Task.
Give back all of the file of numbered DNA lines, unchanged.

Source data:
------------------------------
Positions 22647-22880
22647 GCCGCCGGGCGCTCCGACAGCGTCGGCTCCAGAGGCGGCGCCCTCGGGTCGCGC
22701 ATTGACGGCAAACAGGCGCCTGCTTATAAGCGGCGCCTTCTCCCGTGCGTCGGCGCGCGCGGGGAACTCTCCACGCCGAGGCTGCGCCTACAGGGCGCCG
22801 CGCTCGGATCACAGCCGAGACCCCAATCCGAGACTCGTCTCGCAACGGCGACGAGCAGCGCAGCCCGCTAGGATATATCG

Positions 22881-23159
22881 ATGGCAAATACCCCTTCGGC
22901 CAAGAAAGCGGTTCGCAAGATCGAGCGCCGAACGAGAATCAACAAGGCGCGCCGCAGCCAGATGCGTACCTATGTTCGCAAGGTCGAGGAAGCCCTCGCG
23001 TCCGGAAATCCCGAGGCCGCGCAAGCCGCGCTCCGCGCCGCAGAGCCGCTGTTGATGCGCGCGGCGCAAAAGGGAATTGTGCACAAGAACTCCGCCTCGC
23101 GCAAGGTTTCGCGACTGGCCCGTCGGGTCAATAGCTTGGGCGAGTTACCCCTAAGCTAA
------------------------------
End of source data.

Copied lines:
Positions 22647-22880
22647 GCCGCCGGGCGCTCCGACAGCGTCGGCTCCAGAGGCGGCGCCCTCGGGTCGCGC
22701 ATTGACGGCAAACAGGCGCCTGCTTATAAGCGGCGCCTTCTCCCGTGCGTCGGCGCGCGCGGGGAACTCTCCACGCCGAGGCTGCGCCTACAGGGCGCCG
22801 CGCTCGGATCACAGCCGAGACCCCAATCCGAGACTCGTCTCGCAACGGCGACGAGCAGCGCAGCCCGCTAGGATATATCG

Positions 22881-23159
22881 ATGGCAAATACCCCTTCGGC
22901 CAAGAAAGCGGTTCGCAAGATCGAGCGCCGAACGAGAATCAACAAGGCGCGCCGCAGCCAGATGCGTACCTATGTTCGCAAGGTCGAGGAAGCCCTCGCG
23001 TCCGGAAATCCCGAGGCCGCGCAAGCCGCGCTCCGCGCCGCAGAGCCGCTGTTGATGCGCGCGGCGCAAAAGGGAATTGTGCACAAGAACTCCGCCTCGC
23101 GCAAGGTTTCGCGACTGGCCCGTCGGGTCAATAGCTTGGGCGAGTTACCCCTAAGCTAA